Understanding The FM "Monster"
Our Great Debate series tackles the facilities management issue by pitting a respected in-plant manager against a leading FM.
No topic gets in-plant managers more agitated than facilities management. We all know of shops that were closed by FMs. Stories of their "shady" tactics spread like gossip. But how many of these stories are true?
In-Plant Graphics decided to dive right into the heart of the issue and talk directly to one of the larger FMs to find out what really is going on. But to address both sides of the issue, we wanted to have an in-plant manager on hand to comment on the FM's claims.
So, for the second edition of our Great Debate series, IPG tracked down Chuck LeClercq, vice president of Lanier Professional Services, the outsourcing subsidiary of Lanier Worldwide, and Ray Chambers, CIO at Juniata College and former assistant vice president of Information Technology at the University of Louisville. The resulting conversation revealed some interesting new perspectives on the issue. Surprisingly, there was more agreement that contention in the discussion.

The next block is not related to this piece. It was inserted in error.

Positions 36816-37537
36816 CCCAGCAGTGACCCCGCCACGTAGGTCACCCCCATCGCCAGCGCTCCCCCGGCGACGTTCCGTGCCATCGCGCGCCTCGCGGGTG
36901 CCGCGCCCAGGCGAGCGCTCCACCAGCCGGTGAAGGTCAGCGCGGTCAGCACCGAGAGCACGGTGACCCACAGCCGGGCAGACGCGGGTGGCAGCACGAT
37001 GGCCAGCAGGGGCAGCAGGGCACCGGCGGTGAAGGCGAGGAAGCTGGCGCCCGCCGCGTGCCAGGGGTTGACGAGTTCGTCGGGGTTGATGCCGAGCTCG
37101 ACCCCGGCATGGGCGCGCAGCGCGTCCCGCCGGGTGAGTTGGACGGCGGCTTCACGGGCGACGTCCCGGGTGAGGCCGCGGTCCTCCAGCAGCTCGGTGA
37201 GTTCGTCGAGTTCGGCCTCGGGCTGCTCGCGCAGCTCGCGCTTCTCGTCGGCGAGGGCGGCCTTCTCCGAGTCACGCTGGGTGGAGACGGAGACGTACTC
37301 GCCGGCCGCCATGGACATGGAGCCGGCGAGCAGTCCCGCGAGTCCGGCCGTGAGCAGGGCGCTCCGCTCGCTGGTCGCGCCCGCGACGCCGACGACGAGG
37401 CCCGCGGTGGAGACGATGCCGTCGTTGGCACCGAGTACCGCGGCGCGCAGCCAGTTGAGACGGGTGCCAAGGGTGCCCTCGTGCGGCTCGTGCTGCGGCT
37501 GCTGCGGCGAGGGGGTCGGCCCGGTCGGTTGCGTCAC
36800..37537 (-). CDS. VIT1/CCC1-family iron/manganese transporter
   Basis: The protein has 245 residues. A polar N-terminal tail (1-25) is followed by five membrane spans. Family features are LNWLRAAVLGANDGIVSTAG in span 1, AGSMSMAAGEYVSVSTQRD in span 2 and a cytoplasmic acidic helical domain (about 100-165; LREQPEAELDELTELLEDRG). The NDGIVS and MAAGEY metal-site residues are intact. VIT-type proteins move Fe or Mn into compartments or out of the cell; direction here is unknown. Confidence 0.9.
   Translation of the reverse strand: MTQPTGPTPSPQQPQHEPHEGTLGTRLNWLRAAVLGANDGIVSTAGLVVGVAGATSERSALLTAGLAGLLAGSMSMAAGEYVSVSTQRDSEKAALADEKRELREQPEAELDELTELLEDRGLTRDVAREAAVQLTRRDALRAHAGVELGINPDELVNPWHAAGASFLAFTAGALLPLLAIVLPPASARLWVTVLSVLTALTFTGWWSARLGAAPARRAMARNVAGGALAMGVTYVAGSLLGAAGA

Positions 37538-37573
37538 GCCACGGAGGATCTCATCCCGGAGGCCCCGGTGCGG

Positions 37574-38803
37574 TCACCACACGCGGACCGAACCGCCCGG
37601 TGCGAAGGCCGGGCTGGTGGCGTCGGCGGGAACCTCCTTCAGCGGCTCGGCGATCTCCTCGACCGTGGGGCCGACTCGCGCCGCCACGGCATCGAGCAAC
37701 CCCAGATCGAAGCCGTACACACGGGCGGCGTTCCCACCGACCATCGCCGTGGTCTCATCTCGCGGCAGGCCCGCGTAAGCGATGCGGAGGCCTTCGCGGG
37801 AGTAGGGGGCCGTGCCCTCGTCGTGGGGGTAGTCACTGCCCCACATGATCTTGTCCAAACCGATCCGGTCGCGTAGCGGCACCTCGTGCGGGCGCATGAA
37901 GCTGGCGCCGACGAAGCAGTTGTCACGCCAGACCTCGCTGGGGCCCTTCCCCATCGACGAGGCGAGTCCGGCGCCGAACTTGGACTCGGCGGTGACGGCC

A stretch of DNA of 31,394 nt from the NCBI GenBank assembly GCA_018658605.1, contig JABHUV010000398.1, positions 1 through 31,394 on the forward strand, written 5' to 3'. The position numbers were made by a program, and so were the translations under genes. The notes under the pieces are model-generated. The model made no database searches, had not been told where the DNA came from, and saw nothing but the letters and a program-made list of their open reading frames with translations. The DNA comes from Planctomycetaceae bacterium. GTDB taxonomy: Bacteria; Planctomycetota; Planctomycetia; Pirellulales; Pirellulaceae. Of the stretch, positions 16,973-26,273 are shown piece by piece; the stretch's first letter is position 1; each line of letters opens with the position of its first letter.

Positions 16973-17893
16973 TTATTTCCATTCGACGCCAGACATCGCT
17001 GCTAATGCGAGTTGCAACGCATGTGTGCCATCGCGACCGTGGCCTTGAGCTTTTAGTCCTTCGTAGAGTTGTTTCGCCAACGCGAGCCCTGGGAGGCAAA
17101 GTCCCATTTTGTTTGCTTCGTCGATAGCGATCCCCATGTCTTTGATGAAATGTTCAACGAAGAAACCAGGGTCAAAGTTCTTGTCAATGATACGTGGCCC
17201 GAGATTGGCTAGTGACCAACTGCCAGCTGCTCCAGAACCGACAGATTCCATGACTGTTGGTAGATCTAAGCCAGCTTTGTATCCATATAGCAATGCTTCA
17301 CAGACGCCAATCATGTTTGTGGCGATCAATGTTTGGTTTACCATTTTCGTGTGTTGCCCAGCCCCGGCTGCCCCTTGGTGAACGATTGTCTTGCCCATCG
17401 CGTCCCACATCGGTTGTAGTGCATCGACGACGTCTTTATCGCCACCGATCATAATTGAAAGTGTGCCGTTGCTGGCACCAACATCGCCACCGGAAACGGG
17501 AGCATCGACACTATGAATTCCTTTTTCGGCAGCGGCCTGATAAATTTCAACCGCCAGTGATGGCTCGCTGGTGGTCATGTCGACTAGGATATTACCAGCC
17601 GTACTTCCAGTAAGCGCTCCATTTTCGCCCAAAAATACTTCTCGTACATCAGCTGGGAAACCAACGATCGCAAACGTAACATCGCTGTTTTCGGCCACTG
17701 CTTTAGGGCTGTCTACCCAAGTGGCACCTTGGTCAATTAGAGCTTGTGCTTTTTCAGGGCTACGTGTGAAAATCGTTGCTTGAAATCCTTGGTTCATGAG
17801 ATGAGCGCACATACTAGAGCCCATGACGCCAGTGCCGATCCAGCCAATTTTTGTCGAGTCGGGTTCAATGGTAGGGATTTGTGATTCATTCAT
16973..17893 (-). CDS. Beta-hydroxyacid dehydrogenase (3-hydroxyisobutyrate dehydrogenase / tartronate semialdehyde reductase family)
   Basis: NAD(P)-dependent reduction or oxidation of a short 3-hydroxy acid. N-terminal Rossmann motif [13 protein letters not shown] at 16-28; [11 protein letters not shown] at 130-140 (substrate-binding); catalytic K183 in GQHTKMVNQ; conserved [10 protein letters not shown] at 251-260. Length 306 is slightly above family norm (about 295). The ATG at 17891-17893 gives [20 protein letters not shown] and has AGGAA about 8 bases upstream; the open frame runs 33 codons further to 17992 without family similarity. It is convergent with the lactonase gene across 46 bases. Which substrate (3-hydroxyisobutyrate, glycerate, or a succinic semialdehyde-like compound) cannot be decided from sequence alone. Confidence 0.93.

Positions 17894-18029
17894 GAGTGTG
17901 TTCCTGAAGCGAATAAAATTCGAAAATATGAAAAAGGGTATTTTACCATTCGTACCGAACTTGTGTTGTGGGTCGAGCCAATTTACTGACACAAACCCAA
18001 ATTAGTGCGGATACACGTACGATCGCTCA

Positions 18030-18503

The following discussion contains more information than we published in the printed version.
by Bob Neubauer
IPG: Ray, why is the University of Louisville better off having it's own in-plant rather than letting an outside company manage its printing?
Ray Chambers: Well, I can start with the reason why people started in-plants in the first place. It's cheaper, often we have a need for control, and in the university's case we've got some confidentiality issues in terms of the students' records, patient records and all those sorts of things.
But, we've got some other things going on, especially in higher education. We've moved past the notion that a document is a mark on a piece of paper. We look at documents as capsules of knowledge, if you will. Universities are in the knowledge business so we offer to our faculty, and to our staff to some extent, the ability to package knowledge in whatever the appropriate package is for the intended use. It might be overheads, it might be printing pieces, it might be CDs or Web sites. So we don't have any vested concern that the output has to be on a piece of paper. We offer flexibility and innovation that you might not find with an external provider.